Nothing wrecks a believer’s life faster than sexual immorality. The author of Hebrews knew that, and he gave this warning to his readers:
And make sure that there isn’t any sexually immoral or irreverent person like Esau, who sold his birthright in exchange for a single meal. For you know that later, when he wanted to inherit the blessing, he was rejected, even though he sought it with tears, because he didn’t find any opportunity for repentance.
There are portions of our lives where there are no take-backs. We can’t put the toothpaste back in the tube. Sexual purity is one of them. The author equates sexual immorality with godlessness (i.e. – acting like there is no God). Both of these behaviors are selfish; they can completely wreck a believer’s life and witness. By using Esau as an example, the original recipients of this letter would have recognized the seriousness of our choices in these areas.
As a first-born, Esau was automatically entitled to a double portion of his parents’ estate and guaranteed that he would inherit the role of patriarch in the family’s lineage and decision making. However, Esau thought so little of this inheritance that he was willing to trade all the future rights and privileges of a firstborn son…to fill his immediate, temporal appetite. Sexual temptation is also like that. The immediate appetite is satisfied…but the actions cannot be undone, our life’s course is altered, and the inheritance is lost…no matter how many tears we shed.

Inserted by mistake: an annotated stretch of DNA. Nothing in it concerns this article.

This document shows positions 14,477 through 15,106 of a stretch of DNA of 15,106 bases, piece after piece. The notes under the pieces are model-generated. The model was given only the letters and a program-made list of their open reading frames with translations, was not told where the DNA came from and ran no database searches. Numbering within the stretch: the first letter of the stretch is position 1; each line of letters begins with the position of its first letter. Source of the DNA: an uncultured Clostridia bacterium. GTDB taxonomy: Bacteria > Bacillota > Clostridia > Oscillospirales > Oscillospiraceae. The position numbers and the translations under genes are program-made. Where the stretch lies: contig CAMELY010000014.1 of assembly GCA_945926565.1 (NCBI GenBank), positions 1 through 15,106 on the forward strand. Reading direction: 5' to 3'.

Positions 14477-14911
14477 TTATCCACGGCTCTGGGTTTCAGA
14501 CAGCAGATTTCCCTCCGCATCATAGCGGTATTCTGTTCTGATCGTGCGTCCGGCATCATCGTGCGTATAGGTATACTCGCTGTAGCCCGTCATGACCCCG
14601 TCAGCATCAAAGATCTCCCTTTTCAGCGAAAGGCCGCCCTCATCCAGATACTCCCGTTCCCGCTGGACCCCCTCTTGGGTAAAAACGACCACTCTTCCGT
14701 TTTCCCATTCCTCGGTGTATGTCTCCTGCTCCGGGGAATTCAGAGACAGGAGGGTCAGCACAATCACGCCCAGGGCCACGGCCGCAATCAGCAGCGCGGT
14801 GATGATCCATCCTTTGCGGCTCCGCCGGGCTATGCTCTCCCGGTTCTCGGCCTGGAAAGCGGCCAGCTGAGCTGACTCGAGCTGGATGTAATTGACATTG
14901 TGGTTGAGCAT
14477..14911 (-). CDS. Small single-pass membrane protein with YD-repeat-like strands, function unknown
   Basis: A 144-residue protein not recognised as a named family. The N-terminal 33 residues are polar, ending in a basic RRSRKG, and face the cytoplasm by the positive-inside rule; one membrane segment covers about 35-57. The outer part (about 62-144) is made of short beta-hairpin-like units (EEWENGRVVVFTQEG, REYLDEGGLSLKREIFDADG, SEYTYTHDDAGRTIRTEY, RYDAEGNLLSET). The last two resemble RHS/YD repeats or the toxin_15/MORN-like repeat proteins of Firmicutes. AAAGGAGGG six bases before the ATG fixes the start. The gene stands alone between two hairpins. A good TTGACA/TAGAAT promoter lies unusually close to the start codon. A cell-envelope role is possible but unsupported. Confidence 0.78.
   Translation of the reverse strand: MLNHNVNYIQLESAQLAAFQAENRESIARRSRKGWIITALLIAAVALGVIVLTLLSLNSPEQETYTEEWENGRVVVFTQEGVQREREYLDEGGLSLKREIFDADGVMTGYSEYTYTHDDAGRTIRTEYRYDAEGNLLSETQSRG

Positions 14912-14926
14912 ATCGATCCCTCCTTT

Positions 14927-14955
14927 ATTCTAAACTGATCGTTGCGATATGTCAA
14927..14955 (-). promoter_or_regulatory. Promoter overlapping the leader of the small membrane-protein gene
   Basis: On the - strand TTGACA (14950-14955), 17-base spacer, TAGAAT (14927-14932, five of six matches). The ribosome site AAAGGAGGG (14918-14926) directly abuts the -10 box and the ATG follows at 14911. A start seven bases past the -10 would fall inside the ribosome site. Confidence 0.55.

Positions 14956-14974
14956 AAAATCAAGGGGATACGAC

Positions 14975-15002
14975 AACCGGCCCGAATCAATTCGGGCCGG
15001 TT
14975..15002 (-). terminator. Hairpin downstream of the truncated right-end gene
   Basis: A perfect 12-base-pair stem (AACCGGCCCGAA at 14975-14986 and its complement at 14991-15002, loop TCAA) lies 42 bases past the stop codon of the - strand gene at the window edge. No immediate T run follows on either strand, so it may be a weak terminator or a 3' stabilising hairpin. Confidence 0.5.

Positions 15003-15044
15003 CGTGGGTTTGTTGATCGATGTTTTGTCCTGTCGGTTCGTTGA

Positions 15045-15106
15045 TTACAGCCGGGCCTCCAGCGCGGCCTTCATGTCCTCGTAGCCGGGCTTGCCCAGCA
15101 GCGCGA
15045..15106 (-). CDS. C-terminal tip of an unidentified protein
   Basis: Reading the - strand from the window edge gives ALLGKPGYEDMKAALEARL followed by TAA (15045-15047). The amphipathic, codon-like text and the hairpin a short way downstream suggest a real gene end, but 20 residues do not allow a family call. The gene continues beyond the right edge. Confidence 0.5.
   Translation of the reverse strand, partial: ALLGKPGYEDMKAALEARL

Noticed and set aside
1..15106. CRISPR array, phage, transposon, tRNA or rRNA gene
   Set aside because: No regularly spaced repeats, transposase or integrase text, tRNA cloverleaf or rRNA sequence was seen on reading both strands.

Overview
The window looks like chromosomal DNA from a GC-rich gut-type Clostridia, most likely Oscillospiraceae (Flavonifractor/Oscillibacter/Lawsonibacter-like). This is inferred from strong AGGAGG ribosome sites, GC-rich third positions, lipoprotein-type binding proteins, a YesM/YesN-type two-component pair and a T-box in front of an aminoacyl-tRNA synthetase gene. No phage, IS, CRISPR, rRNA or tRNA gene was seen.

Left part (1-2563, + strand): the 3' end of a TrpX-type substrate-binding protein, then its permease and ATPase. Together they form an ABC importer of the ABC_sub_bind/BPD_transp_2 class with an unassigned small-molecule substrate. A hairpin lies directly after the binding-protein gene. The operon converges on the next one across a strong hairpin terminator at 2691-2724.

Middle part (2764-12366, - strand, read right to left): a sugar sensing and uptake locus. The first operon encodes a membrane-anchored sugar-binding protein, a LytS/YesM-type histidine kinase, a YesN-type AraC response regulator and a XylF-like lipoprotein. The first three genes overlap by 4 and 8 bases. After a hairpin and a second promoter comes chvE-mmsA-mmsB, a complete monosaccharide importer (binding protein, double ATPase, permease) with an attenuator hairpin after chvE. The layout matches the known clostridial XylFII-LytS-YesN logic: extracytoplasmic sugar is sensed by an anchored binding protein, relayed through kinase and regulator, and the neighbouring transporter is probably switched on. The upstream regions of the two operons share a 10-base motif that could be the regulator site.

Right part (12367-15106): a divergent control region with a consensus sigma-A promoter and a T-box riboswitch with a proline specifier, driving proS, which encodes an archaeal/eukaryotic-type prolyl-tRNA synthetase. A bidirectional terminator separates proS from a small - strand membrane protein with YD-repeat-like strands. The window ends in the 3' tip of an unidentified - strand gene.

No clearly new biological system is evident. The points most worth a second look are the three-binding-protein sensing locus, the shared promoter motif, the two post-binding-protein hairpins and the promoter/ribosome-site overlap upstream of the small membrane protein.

Does that mean if a Christian indulges in an affair that he or she are out of the family?
Will God stop blessing them?
Will they lose all inheritance?
No, they are not cast out of the family, but there will be permanent consequences – in this life, and in eternity future. Esau is still our example for how we resolve our questions:
After trading away his future inheritance to fulfill his right-now appetite, Esau eventually returned to his father and repented of his actions, saying he would be content with any remaining blessing his father was able to grant him.
From there, we find that Esau went on in life and was blessed by God – he even has his own chapter of family lineage and prosperity in Genesis 36. However…Esau never regained his rights of firstborn inheritance. Throughout the entire Bible and for all of eternity, the nation of Israel does not list Esau as one of their patriarchs. Additionally, we consistently find God identifying Himself as the God of Abraham, Isaac, and Jacob…but we never find God describing Himself as the God of Abraham, Isaac, and Esau.
Because of his choices, Esau missed out on blessings and opportunities – both in this life and in eternity. And the author of Hebrews is telling us that OUR sexual purity has that level of importance in God’s eyes. However, if we blow it…all is not lost…some inheritance will be, but not all opportunity to earn more in the future.
Remember what the author taught us earlier:
For we do not have a high priest who is unable to sympathize with our weaknesses, but one who has been tempted in every way as we are, yet without sin. Therefore, let us approach the throne of grace with boldness, so that we may receive mercy and find grace to help us in time of need.
There is grace to help us when we are being sexually tempted and we can receive mercy when we fail. Our relationship with God will remain intact; however, the consequences of our sexual sin will echo throughout eternity.